Death was kept occupied by the rigors of the frontier. It was a busy time for the man, and he put old James McGrath out of his skull. Truth be told, no cowboy old or young came willingly, and Death had gotten used to dodging bullets and Indian curses. But they all came eventually, and so would McGrath.

A week passed in a hurry, and then another, and Death heard nothing. Surprised and not a little confused, Death went back to Tombstone, Arizona, where he kept his office. He usually tried to avoid it, if he could, preferring the open range and the starry sky, but these were peculiar circumstances.

Both Old Smokey and the Holy Gatekeeper kept regional offices nearby. Death checked in with them, just to make sure the old man hadn’t snuck through unnoticed. Peter, a mousy, bookish man, hemmed and hawed and checked a bunch of dusty ledgers and kept Death waiting, which is the main job of government men everywhere, but eventually admitted that, no, James McGrath hadn’t snuck in through the Pearlies. The offices of Mammon, Lucifer & Asmodeus, Attorneys at Law, were not really any better in Death’s opinion. He never left the place without the vague feeling of having been swindled.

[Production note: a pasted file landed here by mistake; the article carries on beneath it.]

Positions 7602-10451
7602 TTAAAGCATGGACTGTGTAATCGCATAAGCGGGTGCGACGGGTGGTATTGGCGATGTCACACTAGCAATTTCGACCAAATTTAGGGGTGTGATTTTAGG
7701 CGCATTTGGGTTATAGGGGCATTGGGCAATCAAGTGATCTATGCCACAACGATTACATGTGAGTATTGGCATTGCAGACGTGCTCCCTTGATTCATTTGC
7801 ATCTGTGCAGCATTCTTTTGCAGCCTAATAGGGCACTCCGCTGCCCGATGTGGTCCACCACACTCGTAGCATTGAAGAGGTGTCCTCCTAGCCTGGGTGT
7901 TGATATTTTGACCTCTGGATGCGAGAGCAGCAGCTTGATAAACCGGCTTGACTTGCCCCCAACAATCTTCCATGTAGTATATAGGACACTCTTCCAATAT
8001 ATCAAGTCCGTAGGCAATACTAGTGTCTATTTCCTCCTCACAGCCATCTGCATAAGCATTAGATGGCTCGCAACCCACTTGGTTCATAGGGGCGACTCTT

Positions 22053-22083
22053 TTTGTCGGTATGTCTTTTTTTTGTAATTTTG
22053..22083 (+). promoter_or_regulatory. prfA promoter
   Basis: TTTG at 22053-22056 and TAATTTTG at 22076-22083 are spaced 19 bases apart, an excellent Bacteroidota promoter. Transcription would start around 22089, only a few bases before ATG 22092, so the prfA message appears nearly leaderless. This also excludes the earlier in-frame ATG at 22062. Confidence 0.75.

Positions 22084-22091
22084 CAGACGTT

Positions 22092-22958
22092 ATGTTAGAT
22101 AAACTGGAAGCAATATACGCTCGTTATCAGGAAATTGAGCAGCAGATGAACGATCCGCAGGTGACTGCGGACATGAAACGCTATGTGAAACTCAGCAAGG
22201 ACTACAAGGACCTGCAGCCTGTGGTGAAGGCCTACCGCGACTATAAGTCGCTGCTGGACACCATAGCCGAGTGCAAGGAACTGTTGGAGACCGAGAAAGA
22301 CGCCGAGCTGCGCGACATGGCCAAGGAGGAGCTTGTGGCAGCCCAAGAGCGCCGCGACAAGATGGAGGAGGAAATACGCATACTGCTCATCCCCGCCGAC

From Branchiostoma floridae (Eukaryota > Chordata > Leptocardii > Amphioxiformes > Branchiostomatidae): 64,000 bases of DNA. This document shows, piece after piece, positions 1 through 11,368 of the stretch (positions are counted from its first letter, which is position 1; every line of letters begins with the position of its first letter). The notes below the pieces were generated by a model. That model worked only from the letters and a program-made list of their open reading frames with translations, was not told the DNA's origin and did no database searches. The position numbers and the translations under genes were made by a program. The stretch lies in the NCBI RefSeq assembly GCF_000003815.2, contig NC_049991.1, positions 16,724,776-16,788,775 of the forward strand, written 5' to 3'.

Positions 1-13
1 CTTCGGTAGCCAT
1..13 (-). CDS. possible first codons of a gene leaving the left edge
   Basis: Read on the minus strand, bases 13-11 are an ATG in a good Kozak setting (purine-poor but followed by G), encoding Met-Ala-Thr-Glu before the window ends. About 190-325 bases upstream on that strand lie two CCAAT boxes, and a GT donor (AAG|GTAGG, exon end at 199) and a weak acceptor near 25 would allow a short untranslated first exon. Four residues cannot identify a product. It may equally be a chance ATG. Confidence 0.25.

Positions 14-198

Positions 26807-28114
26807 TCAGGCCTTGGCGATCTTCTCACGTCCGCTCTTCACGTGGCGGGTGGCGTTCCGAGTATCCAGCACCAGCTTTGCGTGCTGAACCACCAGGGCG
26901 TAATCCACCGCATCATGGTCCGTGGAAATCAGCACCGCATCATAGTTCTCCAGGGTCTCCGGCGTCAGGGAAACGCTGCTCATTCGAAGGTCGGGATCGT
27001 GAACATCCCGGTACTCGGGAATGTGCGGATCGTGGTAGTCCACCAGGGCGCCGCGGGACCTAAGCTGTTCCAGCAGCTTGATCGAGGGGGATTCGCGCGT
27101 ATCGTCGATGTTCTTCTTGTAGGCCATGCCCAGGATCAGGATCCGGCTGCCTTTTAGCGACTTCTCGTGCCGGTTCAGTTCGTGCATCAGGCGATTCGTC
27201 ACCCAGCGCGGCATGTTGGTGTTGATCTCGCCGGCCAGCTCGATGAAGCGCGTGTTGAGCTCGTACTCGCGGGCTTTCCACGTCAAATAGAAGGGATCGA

Meanwhile, James McGrath had taken to being dead like a fish takes to water or fire to the scrublands of California. Even before his death he could drink anyone under the table, but now he could do that without breaking a sweat, and any young buck who challenged him to a gunfight had best have already sent his Ma some flowers and bought a plot at the church. In the two weeks after his death, Old James sent more people packing than the Union Pacific. Everyone but young McCauley, one of the old man’s drinking partners, had taken to avoiding him. While that suited McGrath just fine, even McCauley had been rather scarce in recent days.